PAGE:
Jump to content

Something For End3 To Resolve.


bornagainathiest
 Share

Recommended Posts

Please resolve these, End.

 

1.

Please explain (without invoking your faith) how the innocent and uninformed Adam and Eve would have understood what good and evil were.

 

2.

Please explain (without invoking your faith) how the innocent and uninformed Adam and Eve would have understood what death was.

 

3.

Please explain (without invoking your faith) how Adam and Eve had free will before they were tempted by the serpent.

 

 

 

  • Like 6
Link to comment
Share on other sites

You know he's had plenty of time to answer this, but yet just keeps spouting nonsense at X's free will thread.  No answers for any of these yet.  Maybe he'll pull a BGT or a Thumby.

Link to comment
Share on other sites

  • Super Moderator

You know he's had plenty of time to answer this, but yet just keeps spouting nonsense at X's free will thread.  No answers for any of these yet.  Maybe he'll pull a BGT or a Thumby.

Nah.  End's been around here to long to pull ghost on us.  He might avoid/ignore/duck certain issues, but ain't nobody leaving. 

Link to comment
Share on other sites

Why would we need another thread for this???

 

1 and 2, they wouldn't.

 

3. Per the resident argument, if they would have known 1 & 2 it would have violated "free will".

 

 

"the power of acting without the constraint of necessity or fate; the ability to act at one's own discretion."

 

So why does Adam NOT have free will BEFORE he makes the decision?

 

And yes, I believe POST Adam, we do not share that same free will.

 

Fair enough?

Link to comment
Share on other sites

  • Super Moderator

I still don't understand how understanding the difference between two items infringes upon the freedom to make a choice.  It seems perfectly clear to me that understanding what each item is/represents would only enhance one's ability to choose.

  • Like 1
Link to comment
Share on other sites

Why would we need another thread for this???1 and 2, they wouldn't.3. Per the resident argument, if they would have known 1 & 2 it would have violated "free will"."the power of acting without the constraint of necessity or fate; the ability to act at one's own discretion."So why does Adam NOT have free will BEFORE he makes the decision?And yes, I believe POST Adam, we do not share that same free will.Fair enough?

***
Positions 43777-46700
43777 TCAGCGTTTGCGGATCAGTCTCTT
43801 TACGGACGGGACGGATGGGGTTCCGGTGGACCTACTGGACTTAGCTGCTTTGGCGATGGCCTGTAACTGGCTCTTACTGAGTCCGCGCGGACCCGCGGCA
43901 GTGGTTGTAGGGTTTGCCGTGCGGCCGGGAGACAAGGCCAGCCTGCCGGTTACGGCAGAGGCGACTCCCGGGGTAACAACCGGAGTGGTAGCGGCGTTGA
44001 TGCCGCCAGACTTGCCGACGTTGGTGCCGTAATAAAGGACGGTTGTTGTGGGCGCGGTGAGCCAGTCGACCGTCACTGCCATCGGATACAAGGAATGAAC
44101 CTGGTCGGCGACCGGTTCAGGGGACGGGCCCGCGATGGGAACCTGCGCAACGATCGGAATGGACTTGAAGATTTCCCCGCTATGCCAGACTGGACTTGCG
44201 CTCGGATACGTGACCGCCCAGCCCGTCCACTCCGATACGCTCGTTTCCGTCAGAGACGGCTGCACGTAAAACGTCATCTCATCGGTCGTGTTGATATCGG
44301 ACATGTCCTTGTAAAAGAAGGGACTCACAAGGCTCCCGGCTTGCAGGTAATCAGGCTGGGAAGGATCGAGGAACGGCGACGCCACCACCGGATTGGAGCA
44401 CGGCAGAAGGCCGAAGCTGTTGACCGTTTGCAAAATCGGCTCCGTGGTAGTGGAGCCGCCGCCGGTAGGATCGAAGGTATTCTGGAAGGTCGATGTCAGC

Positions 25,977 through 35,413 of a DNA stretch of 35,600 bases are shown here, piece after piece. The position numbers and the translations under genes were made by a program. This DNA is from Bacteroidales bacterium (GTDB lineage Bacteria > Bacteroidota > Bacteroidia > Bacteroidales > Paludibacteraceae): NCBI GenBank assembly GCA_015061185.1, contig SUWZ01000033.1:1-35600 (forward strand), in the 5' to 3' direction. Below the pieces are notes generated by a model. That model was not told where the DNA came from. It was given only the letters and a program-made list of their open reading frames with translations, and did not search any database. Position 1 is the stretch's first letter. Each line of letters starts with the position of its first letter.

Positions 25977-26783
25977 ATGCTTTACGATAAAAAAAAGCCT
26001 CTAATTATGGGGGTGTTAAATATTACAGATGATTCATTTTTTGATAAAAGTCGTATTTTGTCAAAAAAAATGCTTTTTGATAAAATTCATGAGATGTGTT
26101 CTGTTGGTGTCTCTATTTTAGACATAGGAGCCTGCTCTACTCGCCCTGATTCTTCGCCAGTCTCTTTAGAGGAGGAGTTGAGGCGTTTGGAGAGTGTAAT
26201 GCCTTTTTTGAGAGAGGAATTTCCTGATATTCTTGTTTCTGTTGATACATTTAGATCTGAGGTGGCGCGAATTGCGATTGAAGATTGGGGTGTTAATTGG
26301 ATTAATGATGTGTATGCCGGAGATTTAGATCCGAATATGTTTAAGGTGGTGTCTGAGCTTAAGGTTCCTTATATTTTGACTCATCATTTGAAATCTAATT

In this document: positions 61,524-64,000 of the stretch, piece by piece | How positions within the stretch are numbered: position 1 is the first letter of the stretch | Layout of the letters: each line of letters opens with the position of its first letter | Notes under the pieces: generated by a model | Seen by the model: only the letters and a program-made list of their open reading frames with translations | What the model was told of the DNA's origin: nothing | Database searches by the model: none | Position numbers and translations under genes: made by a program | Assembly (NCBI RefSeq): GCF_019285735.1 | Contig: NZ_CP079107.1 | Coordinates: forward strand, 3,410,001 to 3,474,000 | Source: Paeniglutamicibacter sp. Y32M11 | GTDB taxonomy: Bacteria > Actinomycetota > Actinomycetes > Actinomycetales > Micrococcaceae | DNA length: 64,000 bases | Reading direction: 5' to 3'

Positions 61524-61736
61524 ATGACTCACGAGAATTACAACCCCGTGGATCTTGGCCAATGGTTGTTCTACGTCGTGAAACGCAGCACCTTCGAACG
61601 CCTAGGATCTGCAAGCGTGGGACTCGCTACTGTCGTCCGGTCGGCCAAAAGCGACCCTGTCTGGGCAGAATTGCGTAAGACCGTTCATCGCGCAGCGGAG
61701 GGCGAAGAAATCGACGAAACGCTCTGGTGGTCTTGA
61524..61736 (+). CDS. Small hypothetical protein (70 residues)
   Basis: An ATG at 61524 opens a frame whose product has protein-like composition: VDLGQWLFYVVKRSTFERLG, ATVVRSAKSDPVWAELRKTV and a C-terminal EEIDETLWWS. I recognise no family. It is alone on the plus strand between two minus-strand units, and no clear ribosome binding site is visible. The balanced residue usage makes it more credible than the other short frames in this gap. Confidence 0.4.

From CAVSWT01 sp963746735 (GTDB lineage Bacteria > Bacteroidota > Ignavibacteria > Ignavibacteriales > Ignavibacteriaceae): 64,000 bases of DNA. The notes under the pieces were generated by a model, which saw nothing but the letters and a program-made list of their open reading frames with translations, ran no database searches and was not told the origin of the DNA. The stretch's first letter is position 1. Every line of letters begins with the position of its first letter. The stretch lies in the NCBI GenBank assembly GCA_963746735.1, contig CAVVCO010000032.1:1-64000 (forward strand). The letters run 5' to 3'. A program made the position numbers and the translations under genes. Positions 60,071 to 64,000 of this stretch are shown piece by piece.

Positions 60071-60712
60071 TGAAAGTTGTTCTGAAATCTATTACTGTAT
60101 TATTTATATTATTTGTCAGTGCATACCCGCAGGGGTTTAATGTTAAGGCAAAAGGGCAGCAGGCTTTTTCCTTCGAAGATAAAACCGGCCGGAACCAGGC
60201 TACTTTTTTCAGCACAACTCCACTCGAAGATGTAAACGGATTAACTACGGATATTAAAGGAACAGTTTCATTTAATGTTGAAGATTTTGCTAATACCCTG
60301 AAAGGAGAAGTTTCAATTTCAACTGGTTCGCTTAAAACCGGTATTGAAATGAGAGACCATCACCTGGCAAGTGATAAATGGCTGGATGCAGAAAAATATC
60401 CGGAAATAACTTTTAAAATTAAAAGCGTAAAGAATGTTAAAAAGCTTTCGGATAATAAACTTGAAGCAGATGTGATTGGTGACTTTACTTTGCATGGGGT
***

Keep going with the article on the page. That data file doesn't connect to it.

Did it violate your childrens' free will when you explained to them the difference between good and evil?

 

Dit it violate your childrens' free will when you explained to them what death means?

Link to comment
Share on other sites

.....without the constraint of necessity or fate.

You shoot yourself in the foot. Adam's choices were constrained by fate, the threat of death! Either way, this whole free will argument is a red herring. If god is all-knowing/powerful, then there is no such thing as human free will, only god's will. Therefore, we cannot be justly blamed or praised for anything. It's all god's fault.

Link to comment
Share on other sites

 

 

.....without the constraint of necessity or fate.

...or the threat of eternal hellfire.
He didn't do that.

I'm always amazed when Christians manage to lie to themselves about this.

 

So if gawd didn't create hell... then who did?

Link to comment
Share on other sites

1.

Please explain (without invoking your faith) how the innocent and uninformed Adam and Eve would have understood what good and evil were.

 

2.

Please explain (without invoking your faith) how the innocent and uninformed Adam and Eve would have understood what death was.

 

 

 

As an ex-believer who has a fair amount of Bible education, I'll bite.

 

The story is that they didn't understand, and the knowledge itself - forbidden, God-like knowledge - was the real temptation.

 

That said, I have yet to find a satisfying explanation for what exactly is meant by 'knowledge of good and evil.'  Or how exactly this knowledge equates to some irreversible curse of 'original sin,' which seems to be Paul's idea.

Link to comment
Share on other sites

 

1.

 

Please explain (without invoking your faith) how the innocent and uninformed Adam and Eve would have understood what good and evil were.

 

2.

Please explain (without invoking your faith) how the innocent and uninformed Adam and Eve would have understood what death was.

 

 

 

 

As an ex-believer who has a fair amount of Bible education, I'll bite.

 

The story is that they didn't understand, and the knowledge itself - forbidden, God-like knowledge - was the real temptation.

 

That said, I have yet to find a satisfying explanation for what exactly is meant by 'knowledge of good and evil.' Or how exactly this knowledge equates to some irreversible curse of 'original sin,' which seems to be Paul's idea.

The idea that it was "the knowledge of good and evil" that was forbidden is one major indicator to me that the story was metaphorical. Even as a Christian, I had a hard time seeing it as a literal account.

Link to comment
Share on other sites

 

1.

Please explain (without invoking your faith) how the innocent and uninformed Adam and Eve would have understood what good and evil were.

 

2.

Please explain (without invoking your faith) how the innocent and uninformed Adam and Eve would have understood what death was.